This Innovative Solution Takes Printed Media into the Future

This Innovative Solution Takes Printed Media into the Future

On June 19, the world's first automatic magazine newsstand reached the Swedish consumers. Meganews Magazines is up and running in Stockholm, hoping to change the modern media landscape. The newsstand kiosk allows for on the spot, high quality, color prints of a wide range of magazines and periodicals (200 at present). 


In order to survive, print media has to find a way to reach new readers, find new means of distribution, and reduce the cost of production. The Meganews Magazines newsstand addresses each of these problems and more. The machine (which takes up space of less than 4 square meters) allows customers to choose the publication they want to buy via a touchscreen, pay with a credit card, and get a copy, printed on the spot, in two minutes. The newsstand is connected to the internet and can download upon request the latest pdf files from any partner publisher's server.

According to Stefan Melesko, a lecturer in Media Economics, 10% of the entire cost structure for most publications consists of distribution costs. In addition, publishers produce a surplus of copies, at times being unable to sell up to 30-40% of them and accruing additional expenses for handling the returns. On-demand printing newsstands like Meganews Magazines can save publishers money on printing and distribution. They can also help them reach customers whenever and wherever, while giving them realtime feedback on sales. The service can be incredibly useful to niche publishers who would otherwise not be able to reach new audiences because they can't afford to distribute to all outlets.

An additional benefit, not a small one at all, is that the service is environmentally friendlier. Meganews Sweden commissioned a Life Cycle Assessment of their product, which concluded that "approximately 60 percent lower emissions of fossil greenhouse gases were generated during the life cycle of a magazine printed and sold in a Meganews Magazine kiosk compared to a magazine printed and distributed in the traditional way, including unsolds."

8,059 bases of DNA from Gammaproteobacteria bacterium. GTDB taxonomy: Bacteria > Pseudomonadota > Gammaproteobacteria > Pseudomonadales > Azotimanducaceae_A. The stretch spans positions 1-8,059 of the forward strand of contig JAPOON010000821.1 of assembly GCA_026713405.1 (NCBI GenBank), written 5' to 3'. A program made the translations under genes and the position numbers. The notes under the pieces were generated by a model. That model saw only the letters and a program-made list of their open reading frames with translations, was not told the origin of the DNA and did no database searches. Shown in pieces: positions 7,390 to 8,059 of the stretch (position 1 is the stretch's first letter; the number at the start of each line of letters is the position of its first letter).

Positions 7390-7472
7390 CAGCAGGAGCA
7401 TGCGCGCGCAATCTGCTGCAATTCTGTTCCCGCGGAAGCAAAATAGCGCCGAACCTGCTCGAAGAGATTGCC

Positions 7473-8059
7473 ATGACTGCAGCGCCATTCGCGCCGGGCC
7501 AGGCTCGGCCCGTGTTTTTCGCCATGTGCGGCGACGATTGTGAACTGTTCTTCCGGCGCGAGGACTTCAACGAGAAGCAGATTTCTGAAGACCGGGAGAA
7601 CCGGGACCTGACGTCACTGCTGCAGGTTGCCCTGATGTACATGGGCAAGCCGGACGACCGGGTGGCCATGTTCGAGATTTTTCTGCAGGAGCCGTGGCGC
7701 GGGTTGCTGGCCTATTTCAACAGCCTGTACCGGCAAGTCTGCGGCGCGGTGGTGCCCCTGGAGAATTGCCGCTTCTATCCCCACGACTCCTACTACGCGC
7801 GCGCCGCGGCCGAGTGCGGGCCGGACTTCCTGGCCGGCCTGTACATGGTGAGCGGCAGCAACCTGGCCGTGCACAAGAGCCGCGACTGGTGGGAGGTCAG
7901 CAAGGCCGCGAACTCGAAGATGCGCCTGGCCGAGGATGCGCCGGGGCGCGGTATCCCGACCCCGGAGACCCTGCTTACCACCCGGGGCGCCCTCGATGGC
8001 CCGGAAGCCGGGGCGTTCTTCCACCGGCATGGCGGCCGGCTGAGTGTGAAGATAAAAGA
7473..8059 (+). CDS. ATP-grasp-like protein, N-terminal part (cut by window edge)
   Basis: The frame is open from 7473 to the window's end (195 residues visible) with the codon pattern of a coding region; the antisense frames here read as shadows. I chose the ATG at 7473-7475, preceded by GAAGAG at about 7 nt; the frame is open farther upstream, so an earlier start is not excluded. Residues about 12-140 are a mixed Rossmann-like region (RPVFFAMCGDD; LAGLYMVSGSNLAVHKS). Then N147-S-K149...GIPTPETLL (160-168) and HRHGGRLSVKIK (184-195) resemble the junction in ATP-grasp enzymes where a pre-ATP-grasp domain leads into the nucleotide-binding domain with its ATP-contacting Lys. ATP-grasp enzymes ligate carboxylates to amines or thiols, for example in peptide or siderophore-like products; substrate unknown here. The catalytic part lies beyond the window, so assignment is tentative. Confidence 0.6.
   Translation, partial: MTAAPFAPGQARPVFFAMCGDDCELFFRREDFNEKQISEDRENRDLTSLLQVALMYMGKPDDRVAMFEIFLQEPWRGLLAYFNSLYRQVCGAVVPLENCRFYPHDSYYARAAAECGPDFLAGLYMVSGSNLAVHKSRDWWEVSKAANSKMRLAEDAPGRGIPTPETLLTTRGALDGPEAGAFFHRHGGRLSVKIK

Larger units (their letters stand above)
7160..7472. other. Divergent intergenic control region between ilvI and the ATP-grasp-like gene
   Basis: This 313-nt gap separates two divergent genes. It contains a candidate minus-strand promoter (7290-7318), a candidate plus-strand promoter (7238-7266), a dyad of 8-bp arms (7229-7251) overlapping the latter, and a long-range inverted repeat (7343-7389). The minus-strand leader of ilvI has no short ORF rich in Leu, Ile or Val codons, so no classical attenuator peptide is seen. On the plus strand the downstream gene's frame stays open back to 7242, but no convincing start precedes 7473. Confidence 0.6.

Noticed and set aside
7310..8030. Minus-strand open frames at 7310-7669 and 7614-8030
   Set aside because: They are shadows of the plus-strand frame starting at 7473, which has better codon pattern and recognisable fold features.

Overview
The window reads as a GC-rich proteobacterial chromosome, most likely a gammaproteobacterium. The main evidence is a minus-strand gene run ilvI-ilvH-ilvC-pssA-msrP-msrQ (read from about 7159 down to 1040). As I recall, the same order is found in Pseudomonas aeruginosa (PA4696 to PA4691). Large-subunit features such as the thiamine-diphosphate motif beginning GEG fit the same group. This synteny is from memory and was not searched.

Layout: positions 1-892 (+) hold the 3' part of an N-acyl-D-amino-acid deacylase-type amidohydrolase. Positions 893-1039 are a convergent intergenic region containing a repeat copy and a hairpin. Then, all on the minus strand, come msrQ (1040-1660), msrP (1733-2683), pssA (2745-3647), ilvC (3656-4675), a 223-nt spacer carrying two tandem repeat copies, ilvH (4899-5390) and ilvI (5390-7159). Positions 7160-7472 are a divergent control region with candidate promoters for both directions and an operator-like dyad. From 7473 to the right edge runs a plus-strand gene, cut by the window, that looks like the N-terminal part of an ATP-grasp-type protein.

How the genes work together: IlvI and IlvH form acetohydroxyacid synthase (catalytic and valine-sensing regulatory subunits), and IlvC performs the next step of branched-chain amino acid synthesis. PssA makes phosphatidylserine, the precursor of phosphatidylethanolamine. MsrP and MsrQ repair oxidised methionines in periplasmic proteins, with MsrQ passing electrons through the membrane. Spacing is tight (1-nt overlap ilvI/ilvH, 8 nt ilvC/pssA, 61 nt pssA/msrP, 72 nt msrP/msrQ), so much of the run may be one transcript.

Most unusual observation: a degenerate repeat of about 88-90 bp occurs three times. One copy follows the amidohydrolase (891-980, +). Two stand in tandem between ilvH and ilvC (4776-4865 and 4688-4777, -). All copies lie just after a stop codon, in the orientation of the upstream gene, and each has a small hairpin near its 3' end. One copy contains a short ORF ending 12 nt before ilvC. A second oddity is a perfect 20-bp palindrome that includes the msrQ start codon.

Meganews Sweden has already secured partnerships with the leading publishing houses in Sweden and hopes to soon expand its services to include foreign publications. It's certainly exciting to see how this new way of distributing and selling printed media will develop. 

via Springwise

Were the ancient Egyptians black or white? Scientists now know

This is the first successful DNA sequencing on ancient Egyptian mummies, ever.

 

Ancient Egyptian Statues

Getty Images
Surprising Science

Egyptologists, writers, scholars, and others, have argued the race of the ancient Egyptians since at least the 1970's. Some today believe they were Sub-Saharan Africans. We can see this interpretation portrayed in Michael Jackson's 1991 music video for “Remember the Time" from his "Dangerous" album. The video, a 10-minute mini-film, includes performances by Eddie Murphy and Magic Johnson.

Keep reading Show less

Why professional soccer players choke during penalty kicks

A new study used functional near-infrared spectroscopy (fNIRS) to measure brain activity as inexperienced and experienced soccer players took penalty kicks.

PORTLAND, OREGON - MAY 09: Diego Valeri #8 of Portland Timbers reacts after missing a penalty kick in the second half against the Seattle Sounders at Providence Park on May 09, 2021 in Portland, Oregon.

Abbie Parr via Getty Images
Mind & Brain
  • The new study is the first to use in-the-field imaging technology to measure brain activity as people delivered penalty kicks.
  • Participants were asked to kick a total of 15 penalty shots under three different scenarios, each designed to be increasingly stressful.
  • Kickers who missed shots showed higher activity in brain areas that were irrelevant to kicking a soccer ball, suggesting they were overthinking.
Keep reading Show less

Changing a brain to save a life: how far should rehabilitation go?

What's the difference between brainwashing and rehabilitation?

Credit: Roy Rochlin via Getty Images
Mind & Brain
  • The book and movie, A Clockwork Orange, powerfully asks us to consider the murky lines between rehabilitation, brainwashing, and dehumanization.
  • There are a variety of ways, from hormonal treatment to surgical lobotomies, to force a person to be more law abiding, calm, or moral.
  • Is a world with less free will but also with less suffering one in which we would want to live?
Keep reading Show less
Surprising Science

How to fool a shark using magnets

A simple trick allowed marine biologists to prove a long-held suspicion.

Quantcast